[gmx-users] Re: FEP softcore problematics

mernst at tricity.wsu.edu mernst at tricity.wsu.edu
Thu Jun 22 18:47:07 CEST 2006

> Sorry about all of the confusion. Basically, the answer to this
> depends on what exactly you're doing. (I should really write all of
> this up in a tutorial soon). The way I think about it is that there
> are two fundamental principles you need to keep in mind, and you can
> do it any way you can cook up as long as you follow these two:
> (1) Always use soft core when modifying vdW interactions
> (2) Never leave charges on atoms for which you are turning off the vdW
> interactions
> The corollary is that you should generally not change charges and LJ
> interactions at the same time, but this is more for efficiency reasons
> than anything else.
> So, if you can cook up a way to do what you want that doesn't violate
> principles (1) or (2) and only involves two steps, great. For my
> purposes, I'm doing absolute binding free energy calculations where I
> don't mutate one thing into something else, so I can always do this --
> I'm just disappearing atoms, so I first turn off teh charges, and then
> second turn off the LJ interactions.
> More generally, I suppose if you can think of a way to do the
> transformation you want that only involves either (a) inserting atoms,
> or (b) deleting atoms, but not both, you can do it in two steps. If it
> only involves insertion, you first modify the LJ interactions to
> "appear" some dummy atoms, and then turn on their charges. If it only
> involves deletion, you first turn off the charges, then you turn off
> the LJ interactions. If it involves both insertions and deletions,
> maybe there is a way to do it in only two steps, but it isn't obvious
> to me.
Thank you very much for the clarification. None of my calculations have involved
combined insertion/deletion. I have always picked the state that has more atoms for my
starting state, then mutated toward the state with fewer atoms. This means that I don't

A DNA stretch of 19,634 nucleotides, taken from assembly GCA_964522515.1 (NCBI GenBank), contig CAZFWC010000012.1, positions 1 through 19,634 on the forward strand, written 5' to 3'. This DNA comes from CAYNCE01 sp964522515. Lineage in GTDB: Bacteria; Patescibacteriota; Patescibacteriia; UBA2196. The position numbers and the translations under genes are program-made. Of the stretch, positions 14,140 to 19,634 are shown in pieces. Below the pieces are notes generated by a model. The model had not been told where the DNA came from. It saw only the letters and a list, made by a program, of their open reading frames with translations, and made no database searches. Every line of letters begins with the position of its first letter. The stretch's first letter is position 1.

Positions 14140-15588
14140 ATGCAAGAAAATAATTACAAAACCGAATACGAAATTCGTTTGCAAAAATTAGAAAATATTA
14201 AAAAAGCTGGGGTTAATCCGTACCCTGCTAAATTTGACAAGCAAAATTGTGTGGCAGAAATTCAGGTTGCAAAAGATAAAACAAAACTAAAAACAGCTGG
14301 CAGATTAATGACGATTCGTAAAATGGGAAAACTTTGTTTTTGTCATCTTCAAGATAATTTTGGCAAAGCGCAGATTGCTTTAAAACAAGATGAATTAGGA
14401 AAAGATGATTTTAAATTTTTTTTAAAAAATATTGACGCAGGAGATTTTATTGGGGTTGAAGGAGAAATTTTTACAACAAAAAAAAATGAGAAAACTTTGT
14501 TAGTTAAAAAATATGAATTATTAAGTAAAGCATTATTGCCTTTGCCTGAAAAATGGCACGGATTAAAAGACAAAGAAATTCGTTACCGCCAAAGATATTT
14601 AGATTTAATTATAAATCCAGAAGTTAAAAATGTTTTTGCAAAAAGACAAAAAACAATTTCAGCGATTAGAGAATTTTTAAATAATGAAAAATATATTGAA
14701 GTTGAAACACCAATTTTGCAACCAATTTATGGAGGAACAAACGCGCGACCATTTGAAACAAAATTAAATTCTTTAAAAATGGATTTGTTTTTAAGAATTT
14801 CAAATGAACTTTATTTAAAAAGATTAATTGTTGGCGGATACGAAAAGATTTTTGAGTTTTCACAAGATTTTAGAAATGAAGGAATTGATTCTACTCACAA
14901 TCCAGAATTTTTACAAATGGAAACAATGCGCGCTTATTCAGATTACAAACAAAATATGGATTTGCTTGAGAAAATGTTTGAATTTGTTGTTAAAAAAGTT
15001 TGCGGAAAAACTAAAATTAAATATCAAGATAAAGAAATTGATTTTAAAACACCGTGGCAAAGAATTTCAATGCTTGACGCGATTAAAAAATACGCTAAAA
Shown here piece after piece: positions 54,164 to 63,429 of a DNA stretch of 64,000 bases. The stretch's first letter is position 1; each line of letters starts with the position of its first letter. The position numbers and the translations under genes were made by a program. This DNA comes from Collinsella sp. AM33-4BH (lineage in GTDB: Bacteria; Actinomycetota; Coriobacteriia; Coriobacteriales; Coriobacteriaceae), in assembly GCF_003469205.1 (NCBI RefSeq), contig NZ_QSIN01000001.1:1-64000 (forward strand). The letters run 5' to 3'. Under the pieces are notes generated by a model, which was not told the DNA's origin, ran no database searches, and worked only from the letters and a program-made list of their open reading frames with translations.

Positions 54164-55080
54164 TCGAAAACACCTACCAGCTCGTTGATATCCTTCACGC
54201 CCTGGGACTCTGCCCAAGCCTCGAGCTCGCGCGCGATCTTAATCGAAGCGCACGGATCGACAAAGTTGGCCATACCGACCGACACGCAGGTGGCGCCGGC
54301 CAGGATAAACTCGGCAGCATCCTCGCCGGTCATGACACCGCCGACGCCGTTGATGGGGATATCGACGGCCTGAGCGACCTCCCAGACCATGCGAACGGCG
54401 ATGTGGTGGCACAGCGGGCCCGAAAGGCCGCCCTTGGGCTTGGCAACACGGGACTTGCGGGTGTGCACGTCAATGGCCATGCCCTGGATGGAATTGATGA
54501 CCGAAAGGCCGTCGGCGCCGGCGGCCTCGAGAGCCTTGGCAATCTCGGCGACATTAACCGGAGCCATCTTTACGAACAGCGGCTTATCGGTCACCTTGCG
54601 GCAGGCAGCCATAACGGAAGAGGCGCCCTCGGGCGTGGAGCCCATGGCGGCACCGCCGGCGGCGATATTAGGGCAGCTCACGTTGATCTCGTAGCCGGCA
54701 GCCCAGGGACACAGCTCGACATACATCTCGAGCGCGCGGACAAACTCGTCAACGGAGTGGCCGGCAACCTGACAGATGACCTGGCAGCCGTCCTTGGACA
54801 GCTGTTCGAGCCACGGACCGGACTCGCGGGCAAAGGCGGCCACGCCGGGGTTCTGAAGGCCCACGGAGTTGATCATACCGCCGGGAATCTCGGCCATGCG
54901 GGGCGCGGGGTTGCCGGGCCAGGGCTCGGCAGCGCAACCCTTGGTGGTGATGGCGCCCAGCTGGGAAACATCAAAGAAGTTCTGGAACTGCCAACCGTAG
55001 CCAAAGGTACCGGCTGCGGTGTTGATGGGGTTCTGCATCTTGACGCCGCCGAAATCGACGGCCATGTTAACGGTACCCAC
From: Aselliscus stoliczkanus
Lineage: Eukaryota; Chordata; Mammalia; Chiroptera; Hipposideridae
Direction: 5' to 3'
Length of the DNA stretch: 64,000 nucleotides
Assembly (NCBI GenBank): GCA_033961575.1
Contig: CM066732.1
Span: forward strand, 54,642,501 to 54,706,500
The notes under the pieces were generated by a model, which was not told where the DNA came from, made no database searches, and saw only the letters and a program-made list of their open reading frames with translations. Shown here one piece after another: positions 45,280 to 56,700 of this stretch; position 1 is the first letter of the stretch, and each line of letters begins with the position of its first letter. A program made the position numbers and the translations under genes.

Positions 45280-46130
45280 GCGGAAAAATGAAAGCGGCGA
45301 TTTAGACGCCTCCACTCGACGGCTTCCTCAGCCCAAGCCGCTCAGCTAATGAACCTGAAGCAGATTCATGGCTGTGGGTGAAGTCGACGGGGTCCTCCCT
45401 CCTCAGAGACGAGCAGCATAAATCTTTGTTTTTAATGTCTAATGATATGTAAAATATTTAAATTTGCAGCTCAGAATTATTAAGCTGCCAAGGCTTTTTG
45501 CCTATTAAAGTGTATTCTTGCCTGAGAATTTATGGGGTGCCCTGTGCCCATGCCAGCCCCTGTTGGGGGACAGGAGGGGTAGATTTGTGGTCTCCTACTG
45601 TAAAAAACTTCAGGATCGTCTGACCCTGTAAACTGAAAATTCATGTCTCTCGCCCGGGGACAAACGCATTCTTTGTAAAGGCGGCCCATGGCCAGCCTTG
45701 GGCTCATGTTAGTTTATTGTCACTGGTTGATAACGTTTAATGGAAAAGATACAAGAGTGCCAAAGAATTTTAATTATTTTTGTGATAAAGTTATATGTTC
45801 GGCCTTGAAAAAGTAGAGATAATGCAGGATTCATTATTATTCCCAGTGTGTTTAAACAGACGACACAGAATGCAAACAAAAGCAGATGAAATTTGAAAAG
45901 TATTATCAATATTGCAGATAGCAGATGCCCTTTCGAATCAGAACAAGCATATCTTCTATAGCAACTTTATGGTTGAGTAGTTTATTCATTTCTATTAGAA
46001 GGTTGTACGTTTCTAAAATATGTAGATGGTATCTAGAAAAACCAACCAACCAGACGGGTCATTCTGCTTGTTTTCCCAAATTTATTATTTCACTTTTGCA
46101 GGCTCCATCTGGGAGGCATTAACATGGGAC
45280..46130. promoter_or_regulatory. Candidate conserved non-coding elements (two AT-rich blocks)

have to re-do recent simulations (hurray!) but I'm still not sure why some of them give
the results they do (boo!).

I am amazed what I have learned about free energy calculations from this list and from
papers suggested on it (Michael Shirts' recent work in particular, even if I don't need
as much accuracy and precision as he achieved). The documentation for most packages that
support free energy simulations is almost criminally simple in its description of the
process. When I first started investigating thermodynamic perturbation/integration, it
seemed like it would be fairly straightforward to use. I thought maybe it would increase
setup time by about 50% and simulation time tenfold. Now it seems like it's practically
a discipline unto itself. Review articles and original papers from 10-15 years ago also
made me think the process would be much simpler than it actually turns out to be. Even
books from the last 5 years haven't given me nearly so much useful information as
references and suggestions from this list have. There's a big gap between getting
roughly plausible results and getting reliable quantitative information, and it seems
that most published material I've seen never crosses that gap.

Again, thank you very much for your patient support and education that goes hand in hand
with your excellent simulation software.

Matt Ernst
Washington State University

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